The current volume publishes the proceedings of a conference held in May 2018. 46 papers were then presented, of which 13 are published here. The Macedonian court has not been unstudied in its numerous Hellenistic manifestations. The bibliography is extensive, though Strootman’s "Courts and Elites in the Hellenistic Empires" (Edinburgh, 2014) is probably the best place to start. The Argead court, however, has not received much attention. What work has been done has tended to focus understandably on Alexander, but the most exceptional king is not necessarily characteristic of the entire dynasty. This volume’s focus on Philip and Alexander together might indicate a shift in the balance somewhat, though in practice the focus remains highly Alexander-centric.
Frances Pownall’s twelve-page introduction sets the scene nicely, though only four pages are devoted to framing the topic (the Argead court) with the remaining eight pages paraphrasing the arguments of individual chapters, something now ubiquitous in edited volumes. Pownall’s emphasis on the Macedonian court as an extended oikos reappears in numerous chapters. Macedonian kingship was highly personal and seems to have altered depending on the charisma and power of individual kings.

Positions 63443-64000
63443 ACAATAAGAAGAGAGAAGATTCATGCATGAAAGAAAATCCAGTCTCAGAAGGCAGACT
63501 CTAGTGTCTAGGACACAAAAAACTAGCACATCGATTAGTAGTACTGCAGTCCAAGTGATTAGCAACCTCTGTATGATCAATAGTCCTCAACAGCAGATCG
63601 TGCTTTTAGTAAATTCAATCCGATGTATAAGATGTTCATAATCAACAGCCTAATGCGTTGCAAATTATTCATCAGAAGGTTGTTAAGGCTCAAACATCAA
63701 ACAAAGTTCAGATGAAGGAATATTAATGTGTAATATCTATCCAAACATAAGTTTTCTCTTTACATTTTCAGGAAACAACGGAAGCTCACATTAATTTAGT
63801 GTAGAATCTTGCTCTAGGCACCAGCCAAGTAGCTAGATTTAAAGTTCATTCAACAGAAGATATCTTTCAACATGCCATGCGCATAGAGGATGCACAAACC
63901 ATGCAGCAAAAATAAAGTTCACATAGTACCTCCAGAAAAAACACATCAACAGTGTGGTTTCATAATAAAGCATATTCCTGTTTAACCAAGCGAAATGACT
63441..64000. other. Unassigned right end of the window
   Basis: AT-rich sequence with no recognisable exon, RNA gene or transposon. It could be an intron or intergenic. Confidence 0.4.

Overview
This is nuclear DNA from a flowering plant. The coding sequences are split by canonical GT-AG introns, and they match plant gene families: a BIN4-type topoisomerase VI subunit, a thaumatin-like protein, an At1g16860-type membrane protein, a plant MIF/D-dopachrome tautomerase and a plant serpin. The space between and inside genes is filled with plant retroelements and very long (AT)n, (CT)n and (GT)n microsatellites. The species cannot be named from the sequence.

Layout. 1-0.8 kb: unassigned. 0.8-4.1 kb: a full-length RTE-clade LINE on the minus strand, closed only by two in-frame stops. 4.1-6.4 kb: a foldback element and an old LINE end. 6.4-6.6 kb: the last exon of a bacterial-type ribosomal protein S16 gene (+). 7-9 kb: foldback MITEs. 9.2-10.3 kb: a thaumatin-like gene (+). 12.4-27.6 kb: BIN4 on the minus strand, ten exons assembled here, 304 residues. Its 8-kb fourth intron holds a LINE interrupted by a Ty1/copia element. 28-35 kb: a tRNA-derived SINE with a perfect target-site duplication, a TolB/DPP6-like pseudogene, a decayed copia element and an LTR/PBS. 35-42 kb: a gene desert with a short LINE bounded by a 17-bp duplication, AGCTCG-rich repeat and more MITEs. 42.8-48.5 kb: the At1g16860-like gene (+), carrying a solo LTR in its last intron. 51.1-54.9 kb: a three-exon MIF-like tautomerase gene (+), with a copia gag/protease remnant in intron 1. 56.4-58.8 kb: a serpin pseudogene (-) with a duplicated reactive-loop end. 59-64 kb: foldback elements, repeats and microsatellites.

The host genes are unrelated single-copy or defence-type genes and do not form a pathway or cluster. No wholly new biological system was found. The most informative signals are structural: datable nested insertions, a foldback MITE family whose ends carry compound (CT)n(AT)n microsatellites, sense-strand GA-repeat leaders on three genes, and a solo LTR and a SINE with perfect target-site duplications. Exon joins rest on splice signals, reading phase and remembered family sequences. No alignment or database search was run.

Section I, "The Transformation of Royal Authority: Personal Relationships at the Macedonian Court", contains two papers that really do not sit very well together. Anson examines Philip’s relationship with and reforms of the hetairoi and pezhetairoi arguing for a shift in relations from Philip to Alexander’s reign, when the army camp became ‘Macedon’ and Macedonian elites were cut off from the homeland, the possessions, and traditional power-bases that lent them influence and standing at court. The volume focus veers away from the Argead court with Heckel’s paper which jumps forward to the 280s and Ptolemy Ceraunus. While not related at all to the courts of Philip and Alexander, and bearing only slight links with Anson’s paper, Heckel’s reassessment of Ceraunus does show some of the long-term effects of Argead court practice, notably the potential for dynastic instability arising from polygamy. Heckel argues that Keraunos was not the hybristic chaos-monger that the sources make him out to be, though he was nonetheless the individual who did most to put an end to the idea of a unified Macedonian empire.